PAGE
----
Summary 12:35 pm— Whew, tense meeting. The points that stood out during the hour of public testimony and hour of bigwig debate are that the CRC made a big mistake rerouting the planned I-5 replacement on a course that demolishes Hayden Island's commercial core. Also, the decision makers on this seem to be split into two basic camps: Mayor Sam Adams and Metro President David Bragdon feel the project is not answering important questions about the bridge's environmental/community impact and also think the $2.6-3.6 billion budget is too big to actually ever fund. The other leaders involved in the project think the bridge is on track both in its goals and its budget and needs to move forward quickly to get off the ground and create jobs. The council, as I predicted, avoided an up-or-down vote on the bridge package and will pick up the discussion again at their meeting next month. NOW, back to the juicy details of the meeting... /end update
The big CRC showdown meeting this morning is off to a hot and fast start.
Anti-big bridge protesters packed the sidewalk outside the Port of Portland building behind a banner reading, “New CRC, Same Ol’ Problems.” The bigwig Project Sponsors Council discusses today whether to support $650 million in “refinements” to the I-5 replacement bridge project, but many environmentalists and at least two members of the Council think the project is headed in the wrong direction, cost cuts or no.
StoptheCRC.org activist Shannon Palermo opened a giant Christmas present on the street before the meeting as TV cameras swarmed. “What’s in this new package?” shouted Palermo, “Oh! It’s the same old thing!” Pulling out dozens of cardboard car cutouts, Palermo asked opposition members to wave the cars and their protest signs during the meeting.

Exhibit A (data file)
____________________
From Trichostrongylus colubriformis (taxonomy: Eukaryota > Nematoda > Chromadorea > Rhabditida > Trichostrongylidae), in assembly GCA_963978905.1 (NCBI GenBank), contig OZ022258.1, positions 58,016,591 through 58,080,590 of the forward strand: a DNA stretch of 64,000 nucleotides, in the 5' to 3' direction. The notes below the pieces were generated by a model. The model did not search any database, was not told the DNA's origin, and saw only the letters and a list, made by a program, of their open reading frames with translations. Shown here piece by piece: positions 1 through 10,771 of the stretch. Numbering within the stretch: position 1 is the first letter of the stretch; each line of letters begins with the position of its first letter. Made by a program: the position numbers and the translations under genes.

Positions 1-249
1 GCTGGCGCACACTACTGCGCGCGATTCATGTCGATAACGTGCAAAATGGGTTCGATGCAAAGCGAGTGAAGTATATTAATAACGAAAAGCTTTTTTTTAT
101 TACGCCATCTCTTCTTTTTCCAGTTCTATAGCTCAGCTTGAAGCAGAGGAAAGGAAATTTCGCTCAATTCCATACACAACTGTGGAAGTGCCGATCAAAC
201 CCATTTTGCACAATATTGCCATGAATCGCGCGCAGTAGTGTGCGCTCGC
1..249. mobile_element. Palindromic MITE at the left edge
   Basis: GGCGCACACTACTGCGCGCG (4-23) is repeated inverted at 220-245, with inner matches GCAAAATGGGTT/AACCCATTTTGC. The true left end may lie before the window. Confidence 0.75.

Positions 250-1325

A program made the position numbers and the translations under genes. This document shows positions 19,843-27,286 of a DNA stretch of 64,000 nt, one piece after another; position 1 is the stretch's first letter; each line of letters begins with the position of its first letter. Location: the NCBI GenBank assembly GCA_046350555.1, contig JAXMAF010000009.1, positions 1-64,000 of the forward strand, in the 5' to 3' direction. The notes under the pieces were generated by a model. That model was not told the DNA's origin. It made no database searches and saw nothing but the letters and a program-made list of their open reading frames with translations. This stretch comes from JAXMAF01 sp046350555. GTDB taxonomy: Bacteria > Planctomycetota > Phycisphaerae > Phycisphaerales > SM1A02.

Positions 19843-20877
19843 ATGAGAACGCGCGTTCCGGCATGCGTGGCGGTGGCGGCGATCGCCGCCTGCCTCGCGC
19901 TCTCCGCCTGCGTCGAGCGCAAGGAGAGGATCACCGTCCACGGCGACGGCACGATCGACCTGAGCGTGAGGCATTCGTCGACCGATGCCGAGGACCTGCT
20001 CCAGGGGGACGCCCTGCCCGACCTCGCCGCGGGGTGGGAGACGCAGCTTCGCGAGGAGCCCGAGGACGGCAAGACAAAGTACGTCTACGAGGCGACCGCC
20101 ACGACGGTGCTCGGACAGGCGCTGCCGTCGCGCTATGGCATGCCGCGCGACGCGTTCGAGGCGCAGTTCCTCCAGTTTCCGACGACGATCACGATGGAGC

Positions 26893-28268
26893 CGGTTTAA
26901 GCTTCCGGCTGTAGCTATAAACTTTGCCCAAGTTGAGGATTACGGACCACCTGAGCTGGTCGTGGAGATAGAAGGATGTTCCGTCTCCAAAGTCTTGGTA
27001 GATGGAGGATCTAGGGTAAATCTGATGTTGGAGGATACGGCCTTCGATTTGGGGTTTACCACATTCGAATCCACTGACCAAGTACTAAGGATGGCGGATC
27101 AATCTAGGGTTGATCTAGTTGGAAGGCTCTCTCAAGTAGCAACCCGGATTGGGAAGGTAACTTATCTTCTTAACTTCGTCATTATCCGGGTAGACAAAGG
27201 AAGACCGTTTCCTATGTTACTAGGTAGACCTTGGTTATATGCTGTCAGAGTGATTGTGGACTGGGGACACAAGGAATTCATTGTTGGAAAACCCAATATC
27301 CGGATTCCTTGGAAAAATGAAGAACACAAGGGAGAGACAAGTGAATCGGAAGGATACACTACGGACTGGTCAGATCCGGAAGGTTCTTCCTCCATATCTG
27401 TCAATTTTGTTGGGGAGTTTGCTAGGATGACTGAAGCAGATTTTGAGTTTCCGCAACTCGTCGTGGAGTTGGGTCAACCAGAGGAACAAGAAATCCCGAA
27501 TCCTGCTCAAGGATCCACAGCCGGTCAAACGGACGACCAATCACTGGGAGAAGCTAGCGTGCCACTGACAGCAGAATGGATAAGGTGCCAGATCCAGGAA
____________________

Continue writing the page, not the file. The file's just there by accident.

But a security guard cut that short: no signs allowed inside, he said. “Isn’t it a public meeting?” asked Palermo. “Public meeting, private property,” he replied, turning away all those with signs.
OH SNAP! Below the cut: David Bragdon speaks from the heart, lame-duck Vancouver Mayor Royce Pollard complains that Portland is foisting light rail on his city and Sam Adams worries that funding the CRC might mean no federal money for any other local transportation project for a very long time.
Looks like one of my predictions about this meeting is proving correct: the bigwig group will likely not take a vote up or down on the controversial new bridge package.
“My preference would be not to vote today and that allows for a different give and take to this meeting,” said Mayor Adams. “Given the significant cost and values associated with today, my preference would be to discuss, but not have the pressure of taking a vote today.”
“I didn’t expect we would vote today, so maybe we’re in agreement on that,” replied chair Henry Hewitt.
Planning Commissioner and transit activist Chris Smith noted that since the bridge project began four years ago, local governments have adopted strong goals on climate change, like Portland’s Climate Action Plan. “I don’t think there’s any way to get this refinement right when you’re not judging it against the right criteria,” said Smith, urging the council to request a new draft environmental impact statement.
Bicycle Transportation Alliance advocate Michelle Poyourow spelled out why her group became an opponent of the bridge after sitting in on its planning process for two years. The BTA wants a bridge with great walking and biking facilities that also fosters healthy, bikable communities on both sides of the river. “The CRC plan that you considered earlier this year failed on both counts. This current project also fails on both counts,” said Poyourow.